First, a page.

Code alignment
 

In mathematics you always keep your equals lined up directly underneath the one above. It keeps it clean and lets you know you're working on the same problem, for example:

y   = 2x
y/2 = x

Programming is slightly different. We often have a lot of assignments underneath each other, and while they are not strictly the same as maths, there is a close relationship. As such, aligning the equals allows us to quickly spot the relationship.

Further, it makes your code so much more readable. Without alignment, code is like opening a CSV file in Notepad. But, if you open the CSV file in Excel, it becomes so much easier to read since the columns have meaning.

Compare these:

  person.FirstName = "Chris";                =>  person.FirstName  = "Chris"; 
  person.Surname = "McGrath";                =>  person.Surname    = "McGrath"; 
  person.Age = 24;                           =>  person.Age        = 24; 
  person.Occupation = "Software Developer";  =>  person.Occupation = "Software Developer"; 
  person.HomeTown = "Brisbane";              =>  person.HomeTown   = "Brisbane";
        

I question the sanity of anyone who thinks the first looks better or is easier to understand.

The Code alignment extension allows you to align by more than just the equals. As you start to see the benefits of alignment, you see that there is so much more to align by:

  // Ugly                 // An improvement        // Even better! 
  chris.Age = 25;      => chris.Age     = 25;  =>  chris   .Age = 25; 
  dan.Age = 23;        => dan.Age       = 23;  =>  dan     .Age = 23; 
  michael.Age = 27;    => michael.Age   = 27;  =>  michael .Age = 27;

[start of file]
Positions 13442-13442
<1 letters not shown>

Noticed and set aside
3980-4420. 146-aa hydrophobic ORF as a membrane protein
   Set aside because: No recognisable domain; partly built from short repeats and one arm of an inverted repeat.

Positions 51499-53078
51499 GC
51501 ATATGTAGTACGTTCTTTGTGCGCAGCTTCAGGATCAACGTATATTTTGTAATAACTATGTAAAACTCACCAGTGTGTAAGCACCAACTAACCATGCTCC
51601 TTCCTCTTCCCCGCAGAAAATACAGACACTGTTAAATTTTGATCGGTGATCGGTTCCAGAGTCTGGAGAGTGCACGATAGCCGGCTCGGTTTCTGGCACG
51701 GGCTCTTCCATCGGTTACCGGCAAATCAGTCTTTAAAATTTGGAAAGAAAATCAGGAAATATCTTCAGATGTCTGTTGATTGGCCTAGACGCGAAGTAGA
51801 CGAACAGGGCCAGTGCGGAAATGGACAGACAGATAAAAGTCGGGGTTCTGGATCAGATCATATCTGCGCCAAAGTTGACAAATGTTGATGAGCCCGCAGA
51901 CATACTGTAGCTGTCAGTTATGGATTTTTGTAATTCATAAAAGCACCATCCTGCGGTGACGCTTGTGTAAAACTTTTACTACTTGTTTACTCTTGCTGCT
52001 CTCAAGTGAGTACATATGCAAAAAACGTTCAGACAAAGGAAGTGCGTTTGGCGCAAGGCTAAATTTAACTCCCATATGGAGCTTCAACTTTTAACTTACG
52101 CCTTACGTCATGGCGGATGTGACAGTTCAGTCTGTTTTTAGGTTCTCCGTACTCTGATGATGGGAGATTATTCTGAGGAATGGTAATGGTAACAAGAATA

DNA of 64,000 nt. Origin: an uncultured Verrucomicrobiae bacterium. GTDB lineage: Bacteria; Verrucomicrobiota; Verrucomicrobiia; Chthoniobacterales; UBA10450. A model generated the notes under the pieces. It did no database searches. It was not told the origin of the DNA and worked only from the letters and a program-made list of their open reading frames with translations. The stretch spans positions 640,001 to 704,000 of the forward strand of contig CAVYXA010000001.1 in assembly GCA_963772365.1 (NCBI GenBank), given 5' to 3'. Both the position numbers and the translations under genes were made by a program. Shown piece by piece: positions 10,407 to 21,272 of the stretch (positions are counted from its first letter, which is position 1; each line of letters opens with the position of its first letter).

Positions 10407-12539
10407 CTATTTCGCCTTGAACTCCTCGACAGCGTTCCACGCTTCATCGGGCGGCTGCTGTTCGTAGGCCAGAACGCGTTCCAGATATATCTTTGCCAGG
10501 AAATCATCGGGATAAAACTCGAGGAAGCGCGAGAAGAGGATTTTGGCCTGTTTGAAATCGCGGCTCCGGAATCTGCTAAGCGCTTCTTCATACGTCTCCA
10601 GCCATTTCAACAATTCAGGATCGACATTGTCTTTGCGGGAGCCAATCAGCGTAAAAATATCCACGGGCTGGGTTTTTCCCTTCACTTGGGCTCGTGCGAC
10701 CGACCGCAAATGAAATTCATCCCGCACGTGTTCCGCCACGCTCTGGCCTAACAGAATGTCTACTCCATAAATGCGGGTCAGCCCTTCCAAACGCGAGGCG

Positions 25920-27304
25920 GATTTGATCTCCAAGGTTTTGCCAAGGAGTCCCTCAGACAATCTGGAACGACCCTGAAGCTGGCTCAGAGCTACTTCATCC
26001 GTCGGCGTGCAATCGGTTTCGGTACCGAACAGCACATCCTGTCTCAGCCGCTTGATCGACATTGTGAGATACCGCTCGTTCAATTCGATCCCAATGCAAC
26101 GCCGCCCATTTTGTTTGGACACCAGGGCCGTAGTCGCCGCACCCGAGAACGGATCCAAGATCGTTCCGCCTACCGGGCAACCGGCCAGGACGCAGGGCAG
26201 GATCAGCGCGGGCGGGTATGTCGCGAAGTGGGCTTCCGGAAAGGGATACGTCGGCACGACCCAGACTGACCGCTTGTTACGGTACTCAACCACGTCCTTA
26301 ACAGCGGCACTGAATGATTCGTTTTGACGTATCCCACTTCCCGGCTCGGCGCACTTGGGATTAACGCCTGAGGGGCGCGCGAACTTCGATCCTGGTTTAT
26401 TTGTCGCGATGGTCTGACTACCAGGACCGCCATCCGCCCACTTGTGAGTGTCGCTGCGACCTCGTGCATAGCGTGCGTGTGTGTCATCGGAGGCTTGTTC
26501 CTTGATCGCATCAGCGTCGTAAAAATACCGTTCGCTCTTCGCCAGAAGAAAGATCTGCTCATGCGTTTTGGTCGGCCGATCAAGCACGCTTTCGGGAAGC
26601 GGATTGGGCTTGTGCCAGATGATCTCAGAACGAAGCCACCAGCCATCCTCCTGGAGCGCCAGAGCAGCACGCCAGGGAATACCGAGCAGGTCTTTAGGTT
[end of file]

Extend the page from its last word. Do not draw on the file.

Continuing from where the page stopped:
jennifer.Age = 22;   => jennifer.Age  = 22;  =>  jennifer.Age = 22;
By aligning by the dot we can clearly see that we are setting the same property on each variable, and the thing that changes is the variable name.

This might seem a bit crazy now, but once you start aligning things, it's addictive.

Some more examples

  private string m_firstName = string.Empty;   =>  private string  m_firstName = string.Empty; 
  private string m_surname = string.Empty;     =>  private string  m_surname   = string.Empty; 
  private int m_age = 18;                      =>  private int     m_age       = 18; 
  private Address m_address;                   =>  private Address m_address; 

  public string FirstName { get; set; }        =>  public  string  FirstName { get; set; }    
  public string Surname { get; set; }          =>  public  string  Surname   { get; set; }
  public int Age { get; private set; }         =>  public  int     Age       { get; private set; }
  private Address Address { get;  set; }       =>  private Address Address   { get; set; } 
     
  Assert.AreEqual("expected", person.Name);    =>  Assert.AreEqual   ("expected", person.Name); 
  Assert.AreEqual(21, person.Age);             =>  Assert.AreEqual   (21,         person.Age); 
  Assert.AreNotEqual(other, person);           =>  Assert.AreNotEqual(other,      person); 
    
  switch (state)                               =>  switch (state) 
  {                                            =>  { 
     case State.QLD: city = "Brisbane"; break; =>      case State.QLD : city = "Brisbane"; break; 
     case State.WA: city = "Perth"; break;     =>      case State.WA  : city = "Perth";    break; 
     case State.NSW: city = "Sydney"; break;   =>      case State.NSW : city = "Sydney";   break; 
     default: city = "???"; break;             =>      default        : city = "???";      break; 
  }                                            =>  }

It's surprising how few developers align their code.